Taking an unannounced five-year vacation from work usually results in a pink slip. If you happen to be a band, such a lengthy hiatus generally means the last page of your story has long since been written. But, in the case of garage-pop rockers Imperial Teen, the last five years have merely been an extended state of hibernation.
Imperial Teen drummer Lynn Truell (née Perko) explains that the San Francisco band went stagnant after she moved to Chicago following the release of the band's third album (the very danceable On) in 2002. The geographic distance between Truell and the rest of her bandmates, who remained in California, created too big an obstacle. “It was a short two-year stint in Chicago before I came back out [to California],” Truell says.
Upon returning to the West Coast, however, Truell says the band was still split between opposite ends of the state. Half of the band—bassist Jone Stebbins and guitarist Will Schwartz—lived in San Francisco while the other half—Truell and singer/guitarist Roddy Bottum—were in Los Angeles.
“But San Francisco and L.A. aren't that far apart, and airplanes, you know, they work well,” Truell laughs. “Mostly, Jone and Will would come down here to our practice studio in L.A.”
Truell says a new album began to take shape once the band started meeting regularly. Compared with the uncertainty they felt during the creation of their first two albums, Seasick—lauded by SPIN as the fourth-greatest album of 1996 and one of the top 50 albums of all time—and What is Not to Love (from which the panting and provocative hit single “Yoo Hoo” appeared), Imperial Teen had a new sense of confidence.
“We were having a good time with those first records,” Truell recalls, “but we were just winging it. It was a lot more intimidating back then.
“With this new one,” she adds, “we had three records—35 or 40 songs—under our belt. The process was relatively the same, but how we went about it was a lot different. It wasn't as hold-your-breath-and-hope-it-works-out. It was more like, ‘Let's go through this process again and see if we can create something better out of it.'”
Truell says the band eventually narrowed its selections to 12 songs and shortly thereafter—five years in the making—The Hair the TV the Baby and the Band was released. The album is packed with enthusiastic, hip-swiveling beats and the same bouncy, boy/girl melodies that inspired one critic to label Imperial Teen the “omnisexual offspring of Nirvana and the B-52's.”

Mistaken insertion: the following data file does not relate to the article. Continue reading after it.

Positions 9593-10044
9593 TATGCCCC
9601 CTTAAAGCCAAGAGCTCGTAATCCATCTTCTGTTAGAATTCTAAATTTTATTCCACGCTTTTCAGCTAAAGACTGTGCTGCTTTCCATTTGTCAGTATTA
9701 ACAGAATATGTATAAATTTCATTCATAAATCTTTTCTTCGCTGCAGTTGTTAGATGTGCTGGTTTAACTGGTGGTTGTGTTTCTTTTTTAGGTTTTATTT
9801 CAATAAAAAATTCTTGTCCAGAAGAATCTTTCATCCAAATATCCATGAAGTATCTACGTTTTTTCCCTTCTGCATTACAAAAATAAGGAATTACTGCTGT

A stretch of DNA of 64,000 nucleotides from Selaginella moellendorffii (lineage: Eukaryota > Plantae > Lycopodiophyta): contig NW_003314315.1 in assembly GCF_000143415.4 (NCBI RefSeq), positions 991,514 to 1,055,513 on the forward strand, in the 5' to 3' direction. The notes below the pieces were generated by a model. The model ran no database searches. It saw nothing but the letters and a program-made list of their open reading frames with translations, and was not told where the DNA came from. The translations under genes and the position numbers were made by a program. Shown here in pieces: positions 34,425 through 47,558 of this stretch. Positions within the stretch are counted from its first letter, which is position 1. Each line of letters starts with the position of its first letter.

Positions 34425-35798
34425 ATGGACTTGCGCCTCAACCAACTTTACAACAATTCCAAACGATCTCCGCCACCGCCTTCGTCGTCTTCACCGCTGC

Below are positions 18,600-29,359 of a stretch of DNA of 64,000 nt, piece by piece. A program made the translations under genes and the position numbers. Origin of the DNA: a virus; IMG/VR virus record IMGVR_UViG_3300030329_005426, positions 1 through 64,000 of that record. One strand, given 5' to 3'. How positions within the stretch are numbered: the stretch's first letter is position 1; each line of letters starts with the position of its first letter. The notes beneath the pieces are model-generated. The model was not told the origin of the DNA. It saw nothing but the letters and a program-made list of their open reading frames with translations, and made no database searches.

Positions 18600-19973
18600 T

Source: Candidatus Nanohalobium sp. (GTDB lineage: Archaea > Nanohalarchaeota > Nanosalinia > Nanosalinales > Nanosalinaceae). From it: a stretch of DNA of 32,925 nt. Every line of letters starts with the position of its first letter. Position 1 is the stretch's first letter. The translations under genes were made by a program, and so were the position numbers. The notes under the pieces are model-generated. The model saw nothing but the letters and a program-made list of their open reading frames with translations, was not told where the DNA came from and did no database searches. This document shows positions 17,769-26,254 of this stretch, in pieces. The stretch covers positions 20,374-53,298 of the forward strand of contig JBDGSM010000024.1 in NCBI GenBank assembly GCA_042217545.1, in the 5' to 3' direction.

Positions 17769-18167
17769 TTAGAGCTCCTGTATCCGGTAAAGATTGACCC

As the new album title suggests, Imperial Teen's members kept themselves busy during the band's downtime. Stebbins ran a hairstyling business while Bottum, the former keyboardist for Faith No More, composed music for film and television, including the Parker Posey/Chris Kattan flick Adam & Steve. Truell, the former drummer for hardcore punk band The Dicks and alt-rock band Sister Double Happiness, became a mother, and Schwartz continued to work with his side project, hey willpower.
Truell says being back on stage with her mates feels natural. “We always have a really good time up there,” she says. “I've read reviews that ask what keeps us going, why we keep doing this. The reason is because we sincerely enjoy it! We're not making a million dollars or buying mansions in Beverly Hills. This is just what we do. We have fun.”
Part of that fun involves the band members trading instruments and lead vocals several times before the end of a set, a characteristic that lends a somewhat schizophrenic nature to each performance. In past shows, Truell says it was not uncommon to see her go from guitar to drums to bass and back again, all while singing along or throwing handclaps into the mix.
“The handclaps,” she explains, “are a great way to motivate the audience. There's just something about the handclap that really draws people in.”
Not that Imperial Teen's audiences need motivation. At a Los Angeles show during their tour for On, sweaty throngs of fans packed the inside of West Hollywood's Troubadour, singing, jumping and dancing to every beat.
“A great show for me is when I can see that people are really into it,” she says. “If there are 42 or 452 people, it doesn't matter, just so long as people are enjoying it.”
Truell says she couldn't be happier about the audiences for whom the band's been playing. “We like to see those sexy, cute, dancey dancers,” she laughs, “whether they're 12 years old or 75, we just want to see people having fun.” Imperial Teen plays at 9 p.m. Saturday, Dec. 15, with Midnight Movies and Loverlee at The Casbah. 619-232-HELL. www.imperialteen.com.